SM: ‘I Can’t Wait’ (ICW) received regional airplay in your native Oregon. At the time, how cool was it that your song was on the airwaves? Did you ever fathom that it would blow up into a worldwide hit and one of the defining songs of the decade?
JS: Ask anyone and they’ll tell you it’s impossible to know whether a song is a hit or not. All I know is, of all the songs we were recording in the winter of ’84 that one sounded the most real, the most like an actual record. Then it took six months to make it work in the studio.
Valerie Day: I’ll never forget the first time I heard it on the radio. It was April and the sun was out - a miraculous sunny spring day in Portland, OR. I was in my little 79’ Toyota Corolla station wagon driving up Weidler Street. My radio was dialed to Z100 – the station that had first played the song and recently put it into regular rotation (a miracle for an unsigned band – but that’s another story!). And then there it was. I cranked the volume up and started singing along. Then it hit me - I was actually singing with myself on the radio! I rolled down the window and wanted to shout it to the world – hey – that’s my voice! That’s our band! That’s our song! It was an incredible feeling. But I never dreamed that I would become - as you put it – one of the defining songs of the decade. Miraculous.
SM: How did the remix of the song, the version that the world knows, come about?
VD: We had a regional hit with the song first, but couldn’t get arrested when it came to getting a label to sign us. Even though we were getting all kinds of airplay on radio throughout the Pacific NW, they thought it was a fluke that the songs success wouldn’t translate to other markets. Warner gave us a demo deal but then turned us down saying “We already have Madonna.”
While we were busy being turned down by all the majors, a DJ label called Hot Trax approached us about putting ‘ICW’ on a 12” going out to club DJ’s. We said sure. Long story short, that record was found in an import bin in Holland by a remix artist named Peter Slaghuis. His version (with the infamous emulator chirpy sound on the front) came back to the U.S. as a Dutch import and was found in a NYC dance club by a young guy named Bruce Carbon who had just started working in the Dance department at Atlantic Records. (Thanks Bruce!)
SM: You guys were up for a Grammy the year ‘ I Can’t Wait’ came out (in 1987, for Best New Artist). How cool was that? Were you present at the awards show and, if so, did you take a look around at all the artists there that night and think, “Wow.”
VD: That was an amazing moment. Sitting in that auditorium in L.A. with Whitney Houston, Bonnie Raitt, Janet Jackson…it was too much. We had a feeling Bruce Hornsby was going to win the award, (which he did) but there was still that pregnant pause when the envelope was being opened that I wondered if my antiperspirant would hold up to the strain!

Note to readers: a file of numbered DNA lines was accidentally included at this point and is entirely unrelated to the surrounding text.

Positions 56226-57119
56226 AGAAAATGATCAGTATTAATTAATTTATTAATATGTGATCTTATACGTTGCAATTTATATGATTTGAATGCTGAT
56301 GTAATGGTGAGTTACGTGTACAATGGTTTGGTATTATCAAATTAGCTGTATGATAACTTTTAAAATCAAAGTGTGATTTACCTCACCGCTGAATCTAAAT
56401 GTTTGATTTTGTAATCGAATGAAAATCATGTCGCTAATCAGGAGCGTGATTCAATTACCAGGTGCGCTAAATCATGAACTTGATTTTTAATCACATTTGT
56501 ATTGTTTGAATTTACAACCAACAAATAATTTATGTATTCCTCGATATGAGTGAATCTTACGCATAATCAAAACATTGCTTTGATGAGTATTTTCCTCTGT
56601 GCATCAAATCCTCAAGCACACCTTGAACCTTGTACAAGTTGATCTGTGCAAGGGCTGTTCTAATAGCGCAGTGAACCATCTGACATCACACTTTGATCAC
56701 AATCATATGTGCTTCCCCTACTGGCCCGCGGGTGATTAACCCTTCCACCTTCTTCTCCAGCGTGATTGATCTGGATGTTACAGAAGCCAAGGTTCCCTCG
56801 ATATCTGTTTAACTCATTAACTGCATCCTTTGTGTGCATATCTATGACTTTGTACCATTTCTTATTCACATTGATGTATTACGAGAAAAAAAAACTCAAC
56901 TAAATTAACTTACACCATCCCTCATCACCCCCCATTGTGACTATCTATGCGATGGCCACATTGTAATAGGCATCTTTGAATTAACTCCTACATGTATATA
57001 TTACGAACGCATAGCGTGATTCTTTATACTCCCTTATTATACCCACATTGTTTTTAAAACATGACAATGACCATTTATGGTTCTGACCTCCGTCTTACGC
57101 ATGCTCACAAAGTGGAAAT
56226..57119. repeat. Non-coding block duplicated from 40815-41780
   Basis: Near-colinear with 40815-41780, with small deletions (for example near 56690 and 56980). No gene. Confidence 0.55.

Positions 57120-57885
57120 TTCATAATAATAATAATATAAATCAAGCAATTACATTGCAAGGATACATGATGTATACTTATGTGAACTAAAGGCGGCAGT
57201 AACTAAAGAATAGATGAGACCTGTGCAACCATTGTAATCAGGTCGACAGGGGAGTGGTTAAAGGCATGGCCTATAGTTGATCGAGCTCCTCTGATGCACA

SM: Did everything hit you too fast…in terms of popularity, promos, touring etc. after the releases of ‘I Can’t Wait’ and ‘Point of No Return?” How did you guys deal with sudden fame?
JS: Um…We played for seven years before we ever got near a record label, so when the fame thing happened, we could definitely get up and play. Then we were too busy for it to really sink in. We took the band on the road and played seventy cities in seventy-three days. On our three days off we did laundry.
SM: Who did you guys tour with in the 80s? Any interesting stories?
VD: We toured with Morris Day and the Time, The Jets, Billy Ocean, The Fat Boys, Tina Turner, The Pointer Sisters…speaking of which, have you ever seen “This Is Spinal Tap”? I think pretty much everything that happened in to the band in that movie happened to ours except for the getting stuck in the egg bit.
When we opened for the Pointer Sisters the whole band got lost in the bowels of the auditorium we were playing in just as we were about to go on. The voice of the announcer “And now ladies and gentlemen…” was bouncing off the pipes as we raced around trying to find our way to the stage. We made it, but the pause was VERY pregnant between the announcement and our rather rushed entrance.
SM: What was the cause of Nu Shooz falling back into relative obscurity as the 80s wound down, even though you put out several more albums? Was it because of the changing industry, record labels, or some other driving force?
JS: It was a combination of things. First of all, to make it in the record business as it was at that time was a miracle, something like putting a camel through the eye of a needle. The people at labels change all the time, so by the time our third Atlantic record was done, the people who signed us were long gone. And let’s be honest, they’re not in the business of trying to understand you as an artiste. They have their cookie-cutter ways of doing things and -- God bless ‘em, sometimes it works. But I’m not here to complain about the label.
The other factor was, I was moving on musically. I didn’t want to make the same record over and over. And I sure as hell didn’t want to go out on the road and play the same record over and over. By 1988 I was studying Bach and Charlie Parker and learning to write film scores. On the pop side, I was getting bored with R&B and electronica and listening to '60s psychedelia, ‘Incense and Peppermints’ and all that. Making another ‘I Can’t Wait’ was the last thing on my mind. So it’s no surprise that the label lost interest in us.
Success in pop music is a blessing and a curse. The public embraces a band, then expects them to stay the same. Only a few groups in history were allowed to grow. The Beatles are the best example, but then radio wasn’t so tightly formatted back then. Would the Beatles be allowed to go from “She Loves You,” to “I Am The Walrus” today?
I was determined to stay true to my interests. That’s what got us as far as we got. And what I saw of show business turned out to be…not very interesting.